“Flies, heat, snakes, spiders, the food was very difficult for them to digest, it was like being in a prison, almost.”
Author Annette Janic made her first ever visit to Bonegilla Migrant Experience knowing her parents’ memories of the former reception centre “were not fabulous”.
“Mum said it was a real culture shock, she couldn’t believe what she saw, it was like army barracks, going into a labour camp almost, that sort of feel about it,” she said.
The author of War Child spoke about her book during the two-day reunion that marked 71 years since Australia’s largest and longest-running reception and training centre opened.
Her parents and older brother arrived at Bonegilla in 1950 and lived there for about six weeks before work took them to their new home in Adelaide.
“It was very much what my mum had described, like these army barracks in the middle of nowhere,” Janic said.
“It wasn’t a particularly hot weekend but inside those huts it was very stifling, still, no breeze, there was a fair share of flies.
“It was a very sobering experience to have that first hand experience of what were only ever stories in my head.”
Janic’s mother was German while her father was from Yugoslavia, both displaced by World War II and accepted under the international refugee program.
War Child describes her mother’s early life, a confronting story dealing with difficult topics like sexual abuse.
“I never know exactly how the audience will accept it, but I found that it was really resonating and really touching hearts,” she said.
Originally the book was going to end with her parents’ resettlement in Australia, but research after her mother’s death revealed some unexpected details.
“So I had to go searching for all these secrets,” she said.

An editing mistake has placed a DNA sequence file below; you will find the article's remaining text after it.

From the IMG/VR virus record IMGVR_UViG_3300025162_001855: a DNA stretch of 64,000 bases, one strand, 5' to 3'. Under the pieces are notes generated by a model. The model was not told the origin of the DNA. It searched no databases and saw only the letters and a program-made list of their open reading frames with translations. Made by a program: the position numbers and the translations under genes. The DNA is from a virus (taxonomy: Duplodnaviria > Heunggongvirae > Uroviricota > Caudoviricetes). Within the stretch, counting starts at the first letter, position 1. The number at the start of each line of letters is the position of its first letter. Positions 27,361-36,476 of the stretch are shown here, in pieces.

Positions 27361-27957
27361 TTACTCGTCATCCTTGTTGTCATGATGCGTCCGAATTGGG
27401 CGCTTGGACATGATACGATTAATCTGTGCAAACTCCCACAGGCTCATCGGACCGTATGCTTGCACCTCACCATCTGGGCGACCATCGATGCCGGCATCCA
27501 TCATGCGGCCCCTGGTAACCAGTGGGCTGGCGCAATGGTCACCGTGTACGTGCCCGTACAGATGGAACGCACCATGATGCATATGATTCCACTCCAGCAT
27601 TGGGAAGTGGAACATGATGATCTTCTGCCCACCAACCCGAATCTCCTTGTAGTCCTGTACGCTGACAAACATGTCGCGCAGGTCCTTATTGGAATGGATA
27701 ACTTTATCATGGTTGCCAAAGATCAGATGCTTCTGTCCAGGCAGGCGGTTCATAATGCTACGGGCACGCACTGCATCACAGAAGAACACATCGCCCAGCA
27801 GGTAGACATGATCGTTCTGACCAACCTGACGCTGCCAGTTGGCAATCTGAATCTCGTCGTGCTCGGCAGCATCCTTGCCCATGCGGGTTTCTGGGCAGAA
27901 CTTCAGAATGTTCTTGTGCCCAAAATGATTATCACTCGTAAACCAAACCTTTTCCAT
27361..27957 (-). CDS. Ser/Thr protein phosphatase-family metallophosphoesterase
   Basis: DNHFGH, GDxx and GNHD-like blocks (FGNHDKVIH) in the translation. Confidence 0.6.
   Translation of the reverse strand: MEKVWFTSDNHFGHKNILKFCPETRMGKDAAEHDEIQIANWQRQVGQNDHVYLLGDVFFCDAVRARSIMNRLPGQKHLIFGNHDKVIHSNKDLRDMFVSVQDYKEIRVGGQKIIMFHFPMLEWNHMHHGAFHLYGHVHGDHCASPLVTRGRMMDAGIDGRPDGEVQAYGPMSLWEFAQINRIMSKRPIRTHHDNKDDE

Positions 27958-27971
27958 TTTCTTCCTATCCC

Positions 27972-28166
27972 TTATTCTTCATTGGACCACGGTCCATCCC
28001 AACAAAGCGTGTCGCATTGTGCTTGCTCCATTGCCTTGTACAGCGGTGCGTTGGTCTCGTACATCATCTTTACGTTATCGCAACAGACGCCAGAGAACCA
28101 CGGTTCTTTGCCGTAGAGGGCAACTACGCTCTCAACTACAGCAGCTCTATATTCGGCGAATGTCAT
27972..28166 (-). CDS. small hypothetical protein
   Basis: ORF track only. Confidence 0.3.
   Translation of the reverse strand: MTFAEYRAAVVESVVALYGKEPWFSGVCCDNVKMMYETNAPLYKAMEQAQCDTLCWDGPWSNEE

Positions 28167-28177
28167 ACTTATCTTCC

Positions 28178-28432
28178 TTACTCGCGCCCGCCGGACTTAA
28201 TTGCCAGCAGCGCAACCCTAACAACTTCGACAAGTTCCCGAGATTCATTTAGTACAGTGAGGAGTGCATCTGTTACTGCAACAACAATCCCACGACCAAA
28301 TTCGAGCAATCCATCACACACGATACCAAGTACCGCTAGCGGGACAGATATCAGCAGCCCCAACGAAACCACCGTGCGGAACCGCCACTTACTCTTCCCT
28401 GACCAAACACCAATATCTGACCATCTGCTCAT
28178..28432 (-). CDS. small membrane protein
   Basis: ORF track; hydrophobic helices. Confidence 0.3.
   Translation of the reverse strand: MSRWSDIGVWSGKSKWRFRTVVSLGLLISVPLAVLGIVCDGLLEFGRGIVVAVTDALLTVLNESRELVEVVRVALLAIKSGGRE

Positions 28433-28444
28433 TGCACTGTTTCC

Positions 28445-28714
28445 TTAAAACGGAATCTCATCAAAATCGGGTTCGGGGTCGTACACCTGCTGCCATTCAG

Janic said she would now “spread the word” about Bonegilla Migrant Experience and post-war migration.
“It is such an important part of Australia's history and it’s a part we’ve really ignored,” she said.
“And it shouldn’t be because it was that generation who made Australia the multicultural country that it is today and we really should be embracing their stories and their history.
“Bonegilla is a place where we can do that.”
Reunion attracts hundreds of visitors
About 750 people from Queensland, South Australia, Victoria and NSW visited Bonegilla Migrant Experience during Friday and Saturday’s reunion.
Saturday’s guided bus tours into Latchford Barracks were fully booked, with two additional tours added to the itinerary, while about 100 people attended Friday evening’s dinner.
A bus group from Melbourne travelled specifically to Wodonga for the genealogical talks provided by Wodonga Family History Society.
Many people brought photographs, immigration papers and special objects to share, including a backpack used by a family that had the displaced person’s numbers written on it.
Another memento was an engraved silver jug donated by Carolyn Stedwell (nee Guinn) whose father was a camp director for many years.
The previous weekend 220 members of the Ukrainian Association of Victoria visited while Sunday saw 70 Kamphuis family members gather to commemorate the arrival from the Netherlands of Gerardus (Gerry) and Alberta (Betsy) Kamphuis and their eight children on November 5, 1958.
- Receive our daily newsletter straight to your inbox each morning from The Border Mail. Sign up here